The man who symbolizes the botched response to the BP spill and was perhaps most responsible for the massive human-health experiment in the Gulf is finally exiting – and, oh yes, Tony Hayward is leaving too.
Retired Adm. Thad Allen, the so-called National Incident Commander, this week announced his resignation Oct. 1 – and, in doing so, had his own Hayward-like “I want my life back” moment. He said his immediate plans were to take his wife on a delayed trip to Ireland and build a house. But nobody payed much notice.
In recent interviews, Adm. Allen actually had something negative to say about his effort, admitting he should have done more to include state and local officials in the initial response. That’s certainly true, but I doubt it’s anywhere near his most glaring misstep. Adm. Allen and his “Unified Area Command” seized power from the government, restricted media and resident access to the spill site (a move that will greatly benefit BP in court), helped low-ball oil-flow estimates before completely underestimating environmental dangers and releasing that now-infamous report that the oil was “vastly” gone. You could say he became a virtual BP spokesperson, but it’s likely BP would have showed some respect for a professional spokesperson.
Adm. Allen casually admitted seizing power from elected officials and locking them out of decisions that BP “helped” make. He made the de facto confession during his departure announcement (he phrased it differently), saying that tasks that fell under Unified Area Command during the height of the response – such as seafood safety, behavioral health and community outreach – will soon return to the the purview of government agencies that would normally attend to those issues. Here’s my translation of what he actually said: We should have included the local government agencies more, but BP wouldn’t go for it – and we’ll return power to civilian authorities whenever the hell we decide to.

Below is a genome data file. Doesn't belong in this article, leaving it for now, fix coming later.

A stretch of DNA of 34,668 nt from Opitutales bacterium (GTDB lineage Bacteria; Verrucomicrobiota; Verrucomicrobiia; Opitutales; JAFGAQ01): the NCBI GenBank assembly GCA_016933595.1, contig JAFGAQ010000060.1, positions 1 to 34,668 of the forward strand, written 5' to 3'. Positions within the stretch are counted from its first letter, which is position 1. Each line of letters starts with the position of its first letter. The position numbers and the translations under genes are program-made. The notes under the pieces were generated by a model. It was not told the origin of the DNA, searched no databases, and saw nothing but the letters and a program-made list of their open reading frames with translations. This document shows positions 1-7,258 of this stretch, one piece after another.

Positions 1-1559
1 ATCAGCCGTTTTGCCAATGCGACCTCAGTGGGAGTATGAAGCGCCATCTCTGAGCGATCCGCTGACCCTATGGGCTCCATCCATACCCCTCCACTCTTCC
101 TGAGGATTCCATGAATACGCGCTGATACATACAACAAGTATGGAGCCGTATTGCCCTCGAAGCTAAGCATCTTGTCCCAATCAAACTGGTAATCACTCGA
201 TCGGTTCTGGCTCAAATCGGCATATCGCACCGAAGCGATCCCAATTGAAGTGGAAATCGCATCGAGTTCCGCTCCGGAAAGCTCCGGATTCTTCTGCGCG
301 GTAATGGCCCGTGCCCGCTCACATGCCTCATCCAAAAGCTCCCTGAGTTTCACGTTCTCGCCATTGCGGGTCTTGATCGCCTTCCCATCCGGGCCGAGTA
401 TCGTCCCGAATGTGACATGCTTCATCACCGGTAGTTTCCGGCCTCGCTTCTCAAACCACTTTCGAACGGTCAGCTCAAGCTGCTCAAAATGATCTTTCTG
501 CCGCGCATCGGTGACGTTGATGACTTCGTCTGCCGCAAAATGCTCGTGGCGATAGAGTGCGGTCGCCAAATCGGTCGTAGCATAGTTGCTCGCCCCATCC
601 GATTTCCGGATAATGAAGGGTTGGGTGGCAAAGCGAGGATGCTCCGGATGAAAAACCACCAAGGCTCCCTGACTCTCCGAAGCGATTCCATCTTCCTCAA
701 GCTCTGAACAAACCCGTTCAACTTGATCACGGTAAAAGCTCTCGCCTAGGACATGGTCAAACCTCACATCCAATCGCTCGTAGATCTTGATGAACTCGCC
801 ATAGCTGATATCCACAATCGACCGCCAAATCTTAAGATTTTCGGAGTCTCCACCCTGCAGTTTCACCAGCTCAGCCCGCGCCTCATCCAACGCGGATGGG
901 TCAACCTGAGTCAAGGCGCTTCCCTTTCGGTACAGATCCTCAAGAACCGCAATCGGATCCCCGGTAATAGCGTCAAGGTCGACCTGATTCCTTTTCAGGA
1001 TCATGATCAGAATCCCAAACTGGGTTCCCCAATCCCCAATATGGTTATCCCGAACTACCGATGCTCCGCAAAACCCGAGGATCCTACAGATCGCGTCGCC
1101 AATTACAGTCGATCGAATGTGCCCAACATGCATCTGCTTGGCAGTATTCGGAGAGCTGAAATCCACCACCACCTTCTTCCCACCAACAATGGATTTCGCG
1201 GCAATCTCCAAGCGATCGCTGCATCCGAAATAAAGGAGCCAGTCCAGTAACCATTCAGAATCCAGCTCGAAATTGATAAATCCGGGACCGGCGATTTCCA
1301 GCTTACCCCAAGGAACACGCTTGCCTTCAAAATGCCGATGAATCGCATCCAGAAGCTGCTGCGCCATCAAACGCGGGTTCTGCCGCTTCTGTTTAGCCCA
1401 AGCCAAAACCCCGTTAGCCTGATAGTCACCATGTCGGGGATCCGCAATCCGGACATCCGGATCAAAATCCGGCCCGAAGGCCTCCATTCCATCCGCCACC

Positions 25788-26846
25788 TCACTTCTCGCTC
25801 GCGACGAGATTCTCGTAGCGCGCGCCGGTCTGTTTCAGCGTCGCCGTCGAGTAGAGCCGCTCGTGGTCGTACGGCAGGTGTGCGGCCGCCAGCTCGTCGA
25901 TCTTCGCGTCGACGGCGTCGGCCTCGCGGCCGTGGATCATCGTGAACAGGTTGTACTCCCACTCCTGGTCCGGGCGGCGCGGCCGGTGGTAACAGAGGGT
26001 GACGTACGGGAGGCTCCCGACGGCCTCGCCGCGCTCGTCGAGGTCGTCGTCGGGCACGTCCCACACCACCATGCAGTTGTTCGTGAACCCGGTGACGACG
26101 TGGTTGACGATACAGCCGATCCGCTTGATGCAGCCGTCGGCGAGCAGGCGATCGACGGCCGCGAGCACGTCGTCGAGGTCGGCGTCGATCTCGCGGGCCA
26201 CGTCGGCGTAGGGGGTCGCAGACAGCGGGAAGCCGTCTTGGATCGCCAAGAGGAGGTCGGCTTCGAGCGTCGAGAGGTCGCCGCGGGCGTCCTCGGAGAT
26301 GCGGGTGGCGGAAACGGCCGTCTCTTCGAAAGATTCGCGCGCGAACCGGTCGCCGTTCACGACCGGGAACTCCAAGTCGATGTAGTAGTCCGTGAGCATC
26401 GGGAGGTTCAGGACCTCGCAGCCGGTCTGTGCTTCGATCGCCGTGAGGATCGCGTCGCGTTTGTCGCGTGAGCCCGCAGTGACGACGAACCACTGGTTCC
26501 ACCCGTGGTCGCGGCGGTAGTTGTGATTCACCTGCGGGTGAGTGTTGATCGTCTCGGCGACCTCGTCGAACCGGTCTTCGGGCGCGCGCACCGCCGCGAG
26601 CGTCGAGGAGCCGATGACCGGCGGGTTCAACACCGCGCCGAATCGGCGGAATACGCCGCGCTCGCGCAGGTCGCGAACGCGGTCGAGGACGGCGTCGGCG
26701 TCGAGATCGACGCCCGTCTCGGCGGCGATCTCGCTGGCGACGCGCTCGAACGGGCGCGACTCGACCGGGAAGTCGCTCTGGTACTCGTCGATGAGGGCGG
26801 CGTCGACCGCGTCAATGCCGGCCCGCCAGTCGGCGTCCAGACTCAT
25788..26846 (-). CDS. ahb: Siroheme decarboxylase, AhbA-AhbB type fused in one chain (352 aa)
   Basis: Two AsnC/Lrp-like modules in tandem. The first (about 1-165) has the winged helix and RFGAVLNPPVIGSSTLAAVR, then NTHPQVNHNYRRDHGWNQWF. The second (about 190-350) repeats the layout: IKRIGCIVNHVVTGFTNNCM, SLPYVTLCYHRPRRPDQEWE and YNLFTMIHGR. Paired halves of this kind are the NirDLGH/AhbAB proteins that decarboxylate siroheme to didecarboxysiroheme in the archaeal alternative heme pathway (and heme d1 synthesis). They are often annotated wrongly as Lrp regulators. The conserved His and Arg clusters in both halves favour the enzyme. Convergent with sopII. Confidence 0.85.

Oh, and did I mention, BP CEO Tony Hayward is also out next month. He’s a much easier target, but frankly, he shouldn’t anger us that much, because he never really represented the American people – like, say, a U.S. Coast Guard admiral would. Hayward and the other BP brass actually opened our eyes: They showed us the utter disdain and contempt they have for the lives of the “small people,” as they scurried to get their lives back. It’s a lesson worth remembering as BP flails toward “making it right” in communities across the Gulf.
Allen and Hayward are getting back to their pre-disaster lives, while tens of thousands of our neighbors wait desperately for even the slightest bit of help from the BP compensation fund. Their lives will never be the same. They can’t ever go back. No way. No how. And when the actual impact of those 2 million gallons of dispersants comes home to roost, let’s remember it was Adm. Allen who made that happen.
I say, good riddance. The sooner they’re gone, the sooner we can begin, in earnest, to restore the Gulf and our broken communities.
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